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Platform Virtualization
[Cloud computing] relies on separating your applications from the underlying infrastructure Steve Herrod, CTO at VMware Host operating system provides an abstraction layer for running virtual guest OSs Key is the hypervisor or virtual machine monitor
Enables guest OSs to run in isolation of other OSs Run multiple types of OSs

Increases utilization of physical servers Enables portability of virtual servers between physical servers Increases security of physical host server
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Web Services
Web Services
Self-describing and stateless modules that perform discrete units of work and are available over the network Web service providers offer APIs that enable developers to exploit functionality over the Internet, rather than delivering full-blown applications. - Infoworld Standards based interfaces (WS-I Basic Profile)
e.g., SOAP, WSDL, WS-Security Enabling state: WS-Transaction, Choreography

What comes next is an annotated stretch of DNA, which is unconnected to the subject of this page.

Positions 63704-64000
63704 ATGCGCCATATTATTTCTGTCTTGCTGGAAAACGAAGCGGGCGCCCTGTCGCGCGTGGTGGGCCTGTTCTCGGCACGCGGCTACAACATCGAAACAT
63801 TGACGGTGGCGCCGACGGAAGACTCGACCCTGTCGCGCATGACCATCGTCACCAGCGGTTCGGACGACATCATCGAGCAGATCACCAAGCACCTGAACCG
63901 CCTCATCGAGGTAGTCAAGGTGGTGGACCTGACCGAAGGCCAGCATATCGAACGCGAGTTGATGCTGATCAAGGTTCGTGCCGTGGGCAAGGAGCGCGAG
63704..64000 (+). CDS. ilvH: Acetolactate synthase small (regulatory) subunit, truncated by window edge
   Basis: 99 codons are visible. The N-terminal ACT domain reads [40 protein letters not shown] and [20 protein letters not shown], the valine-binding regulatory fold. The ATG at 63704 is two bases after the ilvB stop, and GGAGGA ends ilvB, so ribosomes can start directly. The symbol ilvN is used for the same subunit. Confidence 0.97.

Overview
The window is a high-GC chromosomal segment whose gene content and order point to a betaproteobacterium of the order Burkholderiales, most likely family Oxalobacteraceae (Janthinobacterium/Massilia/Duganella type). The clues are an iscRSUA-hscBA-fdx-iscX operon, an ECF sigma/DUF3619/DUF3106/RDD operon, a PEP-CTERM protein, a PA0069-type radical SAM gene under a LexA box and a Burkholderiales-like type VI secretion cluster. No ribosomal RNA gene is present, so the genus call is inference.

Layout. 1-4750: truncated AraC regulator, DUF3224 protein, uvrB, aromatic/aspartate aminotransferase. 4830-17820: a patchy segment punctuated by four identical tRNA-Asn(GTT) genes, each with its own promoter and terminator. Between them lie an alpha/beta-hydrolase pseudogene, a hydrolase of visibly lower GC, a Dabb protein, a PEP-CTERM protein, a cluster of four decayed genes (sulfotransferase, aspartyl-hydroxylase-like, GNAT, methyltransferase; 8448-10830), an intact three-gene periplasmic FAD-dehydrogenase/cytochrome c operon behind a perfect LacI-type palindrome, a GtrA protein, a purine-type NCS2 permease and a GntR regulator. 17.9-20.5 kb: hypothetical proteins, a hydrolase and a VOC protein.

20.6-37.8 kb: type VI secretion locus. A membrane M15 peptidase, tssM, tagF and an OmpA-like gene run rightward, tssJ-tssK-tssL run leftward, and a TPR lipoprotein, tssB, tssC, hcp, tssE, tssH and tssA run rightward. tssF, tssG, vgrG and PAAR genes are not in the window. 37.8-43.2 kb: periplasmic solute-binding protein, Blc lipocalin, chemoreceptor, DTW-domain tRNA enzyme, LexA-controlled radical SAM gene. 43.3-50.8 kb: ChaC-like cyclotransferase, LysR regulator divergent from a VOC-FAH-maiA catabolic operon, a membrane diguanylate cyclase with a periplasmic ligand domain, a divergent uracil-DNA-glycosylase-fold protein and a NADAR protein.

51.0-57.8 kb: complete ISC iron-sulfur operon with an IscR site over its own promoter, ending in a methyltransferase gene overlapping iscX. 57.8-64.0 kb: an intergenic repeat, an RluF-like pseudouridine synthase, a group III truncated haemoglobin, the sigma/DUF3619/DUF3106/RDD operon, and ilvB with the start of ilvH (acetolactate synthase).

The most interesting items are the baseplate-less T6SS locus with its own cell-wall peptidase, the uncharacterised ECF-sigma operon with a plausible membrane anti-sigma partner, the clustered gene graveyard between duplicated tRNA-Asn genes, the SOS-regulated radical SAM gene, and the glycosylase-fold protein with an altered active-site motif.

Many loosely coupled interacting modules form a single logical system (e.g., legos)
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Service Oriented Architectures


Service Oriented Architectures
Model for using web services
service requestors, service registry, service providers

Use of web services to compose complex, customizable, distributed applications Encapsulate legacy applications Organize stovepiped applications into collective integrated services Interoperability and extensibility
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Web application frameworks


Coding frameworks for enabling dynamic web sites
Streamline web and DB related programming operations (e.g., web services support) Creation of Web 2.0 applications

Supported by most major software languages Example capabilities


Separation of business logic from the user interface (e.g., Model-view-controller architecture) Authentication, Authorization, and Role Based Access Control (RBAC) Unified APIs for SQL DB interactions Session management URL mapping

Wikipedia maintains a list of web application frameworks

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Free and Open Source Software


External mega-clouds must focus on using their massive scale to reduce costs Usually use free software
Proven adequate for cloud deployments Open source Owned by provider

Need to keep per server cost low


Simple commodity hardware
Handle failures in software